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Hugo Friedrich On the Art of Translation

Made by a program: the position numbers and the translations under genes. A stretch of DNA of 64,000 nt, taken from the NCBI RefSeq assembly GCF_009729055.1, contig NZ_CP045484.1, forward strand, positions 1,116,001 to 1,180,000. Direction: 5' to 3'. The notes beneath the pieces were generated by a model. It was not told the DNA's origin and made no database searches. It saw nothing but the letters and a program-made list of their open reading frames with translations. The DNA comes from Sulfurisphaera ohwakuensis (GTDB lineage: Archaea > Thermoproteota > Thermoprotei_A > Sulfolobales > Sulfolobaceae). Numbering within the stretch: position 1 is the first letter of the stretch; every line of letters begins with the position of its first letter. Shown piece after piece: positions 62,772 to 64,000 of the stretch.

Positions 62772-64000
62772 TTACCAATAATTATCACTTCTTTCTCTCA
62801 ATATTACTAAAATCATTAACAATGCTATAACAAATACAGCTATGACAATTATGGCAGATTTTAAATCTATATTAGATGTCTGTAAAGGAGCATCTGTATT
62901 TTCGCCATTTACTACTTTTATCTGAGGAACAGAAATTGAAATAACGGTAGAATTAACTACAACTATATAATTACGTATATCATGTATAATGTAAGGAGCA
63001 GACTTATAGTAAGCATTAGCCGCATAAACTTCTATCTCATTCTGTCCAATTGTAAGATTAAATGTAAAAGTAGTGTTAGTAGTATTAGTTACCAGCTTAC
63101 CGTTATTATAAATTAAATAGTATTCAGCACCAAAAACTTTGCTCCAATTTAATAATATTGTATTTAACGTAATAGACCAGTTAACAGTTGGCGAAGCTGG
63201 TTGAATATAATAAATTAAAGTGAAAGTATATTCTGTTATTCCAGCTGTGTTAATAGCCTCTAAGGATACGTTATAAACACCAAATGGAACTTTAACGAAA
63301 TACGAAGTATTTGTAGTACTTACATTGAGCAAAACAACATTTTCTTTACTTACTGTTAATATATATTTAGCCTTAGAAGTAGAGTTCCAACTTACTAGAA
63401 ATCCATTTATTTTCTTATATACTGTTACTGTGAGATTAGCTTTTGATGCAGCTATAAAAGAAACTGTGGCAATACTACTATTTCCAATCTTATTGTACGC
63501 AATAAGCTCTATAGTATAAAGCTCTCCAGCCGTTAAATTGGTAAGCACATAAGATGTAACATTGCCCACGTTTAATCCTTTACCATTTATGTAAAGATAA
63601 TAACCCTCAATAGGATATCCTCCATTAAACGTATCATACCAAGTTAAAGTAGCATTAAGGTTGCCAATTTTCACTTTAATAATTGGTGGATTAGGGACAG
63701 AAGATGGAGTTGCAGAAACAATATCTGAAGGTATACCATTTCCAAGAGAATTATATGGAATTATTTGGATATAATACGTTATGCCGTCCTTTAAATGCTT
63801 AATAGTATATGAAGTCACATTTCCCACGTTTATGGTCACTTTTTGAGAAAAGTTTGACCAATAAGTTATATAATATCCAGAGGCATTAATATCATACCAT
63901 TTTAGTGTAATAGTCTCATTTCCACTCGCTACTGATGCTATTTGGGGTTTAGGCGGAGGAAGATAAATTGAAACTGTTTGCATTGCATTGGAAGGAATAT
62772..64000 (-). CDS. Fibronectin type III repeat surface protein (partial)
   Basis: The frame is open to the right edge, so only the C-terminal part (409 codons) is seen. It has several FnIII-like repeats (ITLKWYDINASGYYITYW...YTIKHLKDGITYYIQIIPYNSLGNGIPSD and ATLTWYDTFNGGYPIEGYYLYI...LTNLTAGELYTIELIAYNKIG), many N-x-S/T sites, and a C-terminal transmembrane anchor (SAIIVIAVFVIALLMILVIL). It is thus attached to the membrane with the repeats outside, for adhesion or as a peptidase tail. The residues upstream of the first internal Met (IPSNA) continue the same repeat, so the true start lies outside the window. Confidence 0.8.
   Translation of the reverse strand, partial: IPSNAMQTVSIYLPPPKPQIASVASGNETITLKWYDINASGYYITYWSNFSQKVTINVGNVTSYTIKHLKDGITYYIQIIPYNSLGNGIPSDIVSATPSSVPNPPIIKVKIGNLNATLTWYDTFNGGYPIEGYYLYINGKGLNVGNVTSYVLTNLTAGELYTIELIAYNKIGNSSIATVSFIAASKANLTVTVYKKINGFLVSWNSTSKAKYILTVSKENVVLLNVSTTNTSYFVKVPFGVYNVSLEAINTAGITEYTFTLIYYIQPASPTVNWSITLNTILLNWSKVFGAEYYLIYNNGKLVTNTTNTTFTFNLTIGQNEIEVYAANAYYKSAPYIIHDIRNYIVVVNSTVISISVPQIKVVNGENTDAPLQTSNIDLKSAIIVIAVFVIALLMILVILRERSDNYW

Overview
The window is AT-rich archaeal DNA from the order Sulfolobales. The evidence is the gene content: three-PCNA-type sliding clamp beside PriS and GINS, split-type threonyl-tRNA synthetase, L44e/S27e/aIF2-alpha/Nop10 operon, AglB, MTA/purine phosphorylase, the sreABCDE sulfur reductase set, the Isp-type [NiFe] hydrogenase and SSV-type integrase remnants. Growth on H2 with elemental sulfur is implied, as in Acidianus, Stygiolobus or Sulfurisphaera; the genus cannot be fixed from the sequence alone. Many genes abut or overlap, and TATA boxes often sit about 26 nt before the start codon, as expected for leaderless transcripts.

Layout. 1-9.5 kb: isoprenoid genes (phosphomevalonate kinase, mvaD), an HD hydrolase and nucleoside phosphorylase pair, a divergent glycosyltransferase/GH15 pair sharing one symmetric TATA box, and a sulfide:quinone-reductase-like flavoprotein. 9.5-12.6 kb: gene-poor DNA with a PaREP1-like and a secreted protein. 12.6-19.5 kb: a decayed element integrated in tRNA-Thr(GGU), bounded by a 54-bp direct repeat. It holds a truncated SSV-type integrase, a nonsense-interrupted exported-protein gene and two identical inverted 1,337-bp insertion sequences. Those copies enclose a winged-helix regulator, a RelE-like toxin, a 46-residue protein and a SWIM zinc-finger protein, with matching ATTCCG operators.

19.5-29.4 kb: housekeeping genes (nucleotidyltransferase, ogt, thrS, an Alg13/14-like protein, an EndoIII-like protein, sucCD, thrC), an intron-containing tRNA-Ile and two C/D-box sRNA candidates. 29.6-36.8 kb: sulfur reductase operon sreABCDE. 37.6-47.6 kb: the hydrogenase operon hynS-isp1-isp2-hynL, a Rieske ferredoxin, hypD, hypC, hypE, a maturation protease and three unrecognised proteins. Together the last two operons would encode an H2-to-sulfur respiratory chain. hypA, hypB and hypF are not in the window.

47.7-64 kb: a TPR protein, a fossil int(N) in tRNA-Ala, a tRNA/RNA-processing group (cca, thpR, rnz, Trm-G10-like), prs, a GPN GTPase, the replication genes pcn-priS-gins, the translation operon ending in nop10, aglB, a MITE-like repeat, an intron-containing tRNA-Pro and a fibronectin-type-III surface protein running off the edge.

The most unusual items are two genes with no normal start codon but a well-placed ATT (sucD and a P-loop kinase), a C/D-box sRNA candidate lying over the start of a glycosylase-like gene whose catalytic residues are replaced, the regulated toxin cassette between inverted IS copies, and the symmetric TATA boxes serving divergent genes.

Hugo Friedrich On the Art of Translation Translated by Rainer Schulte and John Biguenet In a rather disturbing way, literary translations continue to be threatened by the boundaries that exist between languages. Thus, the art of translation will always have to cope with the reality of untranslatability from one language to another. Actually one could say that, in a poetic sense, the art of translation is affected by lan­guage boundaries in proportion to the shades of subtlety of the original and the demands translators place on themselves. Natu­rally, translators want to do justice to their own art by accommo­dating the literary demands on language of the original text. Trans­lators find themselves constantly restricted by those language boundaries and by the pressing necessity to remain, as closely as possible, faithful to the original text. Even though the scope of my subject is rather limited, I would like to outline the larger framework within which questions con­cerning the art of translation should be discussed: Is translation something that concerns the cultural interaction of an entire nation with another? Is translation just the reaction of one writer to an­other? Does translation resurrect and revitalize a forgotten work, or does it just keep a work alive to satisfy tradition? Does transla­tion distort the foreign in an old work under the pressure of spe­cific contemporary aesthetic views? Do translators pay close atten­tion to the differences inherent in languages or do they ignore them? Does the translation create levels of meaning that were not necessarily visible in the original text so that the translated text reaches a higher level of aesthetic existence? What is the relationship between translation and interpretation: when do the two meet and when does translation follow its own laws? These are some of the questions that fall within the larger context of literary transla­tion. In Europe, literary translation has been known since the age of \the Romans; translation shows how the literature and philosophy, of the Romans gaines strength from their Greek models. Ennius' attempts to transplant Greek texts into Latin were at that time still acts of submission that caused awkward lexical Graecisms to enter /into the translations. Later, however, translation from the Greek came to mean something else for the Romans: The appropriation of the original without any real concern for the stylistic and lin­guistic idiosyncracies of the original; translation meant transfor­mation in order to mold the foreign into the linguistic structures of one's own culture. Latin was not violated in any form, not even when the original text violated the structure of its own language by deviating from normally accepted conventions through the in­vention of neologisms, new word associations, and unusual stylis­tic and syntactical creations. The theoretical underpinning of this attitude can be found in the writings of Cicero, who, with respect to his own translation of Demosthenes, wrote: I translate the ideas, their forms, or as one might say, their shapes; however, I translate them into a language that is in tune with our conventions of usage (verbis ad nostrum consuetudinem apis). There­fore, I did nor have to make a word-for-word translation but rather a translation that reflects the general stylistic features (genus) and the meaning (vis) of the foreign words." [De Optimo genere oratorum] During the early Christian period, Saint Jerome adopted these sentences almost verbatim. On the occasion of his Latin translation of the Greek Septuagint, he formulated his views on the art of translation in a treatise (in the form of a letter addressed to Pam-machius) entitled De optimo genere interpretandi. Once again it is the target language, Latin, that dictates the rules. It "reproduces the peculiar features of a foreign language with those features of one's own language" (proprietates alterius linguae suis proprietatibus explicaret). A few lines later, we find the following statement by Saint Jerome, which sounds even in his words like a declaration of power by a Roman emperor: "The translator considers thought content a prisoner (quasi captivos sensus) which he transplants into his own language with the prerogative of a conqueror (iure victo-ris)." This is one of the most rigorous manifestations of Latin cul-tural and linguistic imperialism, which despises the foreign word as something alien but appropriates the foreign meaning in order to dominate it through the translator's own language. Furthermore, the Romans developed another concept con-cerning the theory and practice of translation that can easily be seen as an extension of the one mentioned above. Translation is seen as a contest with the original text (certamen atque aemulatio —Quin-tilian). The goal is to surpass the original and, in doing so, to con-sider the original as a source of inspiration for the creation of new expressions in one's own language—yet, never to the degree of exaggerated deviation from common usage that might occur in the original text. From this second type of translation - enrichment of language by surpassing the origin - logically follows a third approach. This approach is based on the premise that the purpose of translation is to go beyond the appropriation of content to a releasing of those linguistic and aesthetic energies that heretofore had existed only as pure possibility in one's own language and had never been materi-alized before. The beginning of this premise can be traced back to Quintilian and Pliny; it was to become the dominant characteristic of European translation theories of the Renaissance. Its most strik-ing hallmark is its effort to "enrich" (enrichir, arricchire, aumentar). Again, one does not move toward the original in this case. The original is brought over in order to reveal the latent stylistic possibilities in one's own language that are different from the original. Perhaps the most striking example of this way of thinking about translation theory is the rendering into French by Malherbe of the Lucilius letters of Seneca at the turn of the seventeenth cen­tury. Hardly anything remains of Seneca's stylistic features. His short unconnected sentences with their somewhat idealistic lacon-icisms are dissolved and transformed into a totally different style that until then had been unknown or little known in French liter­ature. Thus, we are confronted with the rather astounding phe- nomenon that, through a translation totally opposed to the spirit and the stylistic characteristics of Seneca's language, a new type of prose is introduced into modern French. Where Seneca writes short sentences that border on obscurity, where he juxtaposes his formulations almost like blocks of stone, Malherbe creates chains of sentences, conversational connections and interactions, logical sequences, and explanations of meaning. He ranks ideas according to their major and minor importance, and he repeats the same con­tent each time in a different form. The uncertain, often chaotic, yet always colorful richness of previous French prose characteristic of writers like Rabelais, Bonaventure des Periers, and Montaigne be­gins to disappear and the beauty, precision, and politeness of clas­sical French writing begins to emerge. This form of writing took root as the result of a translation in which the translator felt free not only to appropriate the content of the original texts but also to create a style in opposition to that in the source language. Thus a new style of writing emerged, of which La Bruyere was later to say that its well-balanced forms and transparency sufficed to lead to the natural creation of ideas.The above-outlined variations on the conception of translation as an act of "carrying over" support the theory that translation is an interaction between two literatures and their respective cultures in which the source language continuously appears in opposition to the target language. Nietzsche continued to affirm—or perhaps better said, Nietzsche once again affirmed—translation as an act of transformation when he wrote, in The Gay Science, "Indeed, at that time translation meant to conquer." Yet, in the meantime, beginning with the second half of the eighteenth century, a totally new type of translation and of trans-lation theory emerged that ran parallel to the increasing tolerance of cultural differences. This tolerance manifested itself as a sense of history, which meant the recognition that a diversity of European languages existed, that each one of these languages had its own laws, and that it was necessary to reduce the artistic, intellectual, or any other rivalry between languages and give equal standing to all languages. These insights are most particularly applicable to lexical, semantic, and syntactical incongruities between languages. This in­congruity generally surfaces most conspicuously in those moments when the creative forces of language begin to be employed. Indeed, the problem of untranslatability has always been present. An ex-ample taken at random is the comment made by Dante (Convivio) that, of necessity, the poetic glimmer of the original is lost in trans-lation. The theoreticians of the Renaissance were also familiar with this problem; they considered it a lesser problem, however, which could not be separated from the creative ambition of the translator and which at the same time did not interfere with the envisioned creation in one's own language. But it is only in the eighteenth century that the problem begins to be discussed in a systematic manner and placed in the larger context of historical and linguistic thinking: in France by Diderot and d'Alembert and in Germany by Schleiermacher and Wilhelm von Humboldt. The immediate reaction was a sense of resignation: there is no such thing as an adequate translation; at best, one can hope for some tentative approximation. Respect for the spirit of the original source-language text seemed to make all attempts at translation il-lusory. Yet this sense of resignation did not last very long. It was recognized that, despite the lexical and syntactical differences be-tween languages, an affinity existed among their internal structures. This affinity surfaces more conspicuously in literary translation than in simultaneous and consecutive translation or even in the erroneous equivalents of dictionaries. Thus, the respect for the for-eign was followed by the courage to move toward the foreign—yet obviously not with the argument of iure victoris. The affinity between the internal structures of languages in­deed makes it possible to adapt linguistic subtleties of the target language to its foreign original. This kind of adaptation happens in the area of style, whereby style must be understood, in the con­text of rhetoric, as the total art of language (elocutio), but even more as the heights and depths of language (genera). The attitude that the translator displays toward the individual stylistic characteristics of a work indicates whether the translator will yield to the original text or conquer it, whether he will stop at acknowledging the dif­ferences between languages or whether he will move toward a pos­sible rapprochement of styles between languages. The latter was established as the norm for the art of translation with the works of Schleiermacher and Humboldt: a movement to-ward the original, perhaps even a changing into the foreign for the sake of its foreignness. Schleiermacher expressed that idea in the following way: whenever an original text demonstrates great strength of style, it not only is nourished by the inherent possibilities of that language but also surpasses that language as "an act that can only be created and explained by the very nature of the original language." This theory of translation also acknowledges a difference between lan­guages. More importantly, however, it establishes a distinction be­tween language as reality (Gegebenheit) and language as act (Tat), that is, style. The latter has to be understood—in a totally nonclass-ical sense—as the disparity between the actual national language and the individual creation of language. Thus, the translator is en­joined "not to leave the reader in peace and to move the writer toward him, but to leave the writer in peace (i.e., untouched) and move the reader toward the writer." The translator should write in a language "that not only avoids common daily usage (just as the original source language avoids it) but gives the impression of lean­ing toward the foreign sensibility." In other words, all the power is generated by the original. This power becomes the creative impulse of the translation, which escapes from the daily usage of language in the same measure as the original has done. The creative stylistic power of the original has to become visible in the translation; it even has to regenerate itself as the creative force of style in the target language. Similarly, Humboldt claims that a stylistic trans­plantation of the source language into the target language must take place, and he points to the danger of underestimating the level of style. "Ambiguities of the original that are part of the essential character of a work have to be maintained. . . . One can't afford to change something that is elevated, exaggerated and unusual in the original to something light and easily accessible in the translation." The demands that Schleiermacher and Humboldt make can no longer be omitted from any subsequent theories of the art of trans­lation. Yet current practitioners of translation rarely follow these theories. This is especially true for translators who are themselves distinguished writers. Often writer-translators practice the oppo­site mistake: instead of maintaining the style of the original, they elevate it. And if we follow the premise that all power comes from the original, then we must also accept the notion that the stylistic features of the translation should conform to those of the original, even when the original text is written in an ordinary or lower-class style. Starting with the middle of the eighteenth century, Greek and Roman rhetorical devices became an integral part of the theory of translation, devices that classical antiquity had never applied to translation theories. This practice signals the apex of translation theories in the time after classical antiquity. Can one afford to ig­nore these theories? . . . [We omit the second part of the speech, in which Friedrich discusses Rainer Maria Rilke's translation of the fourth sonnet of Louise Labe into German.]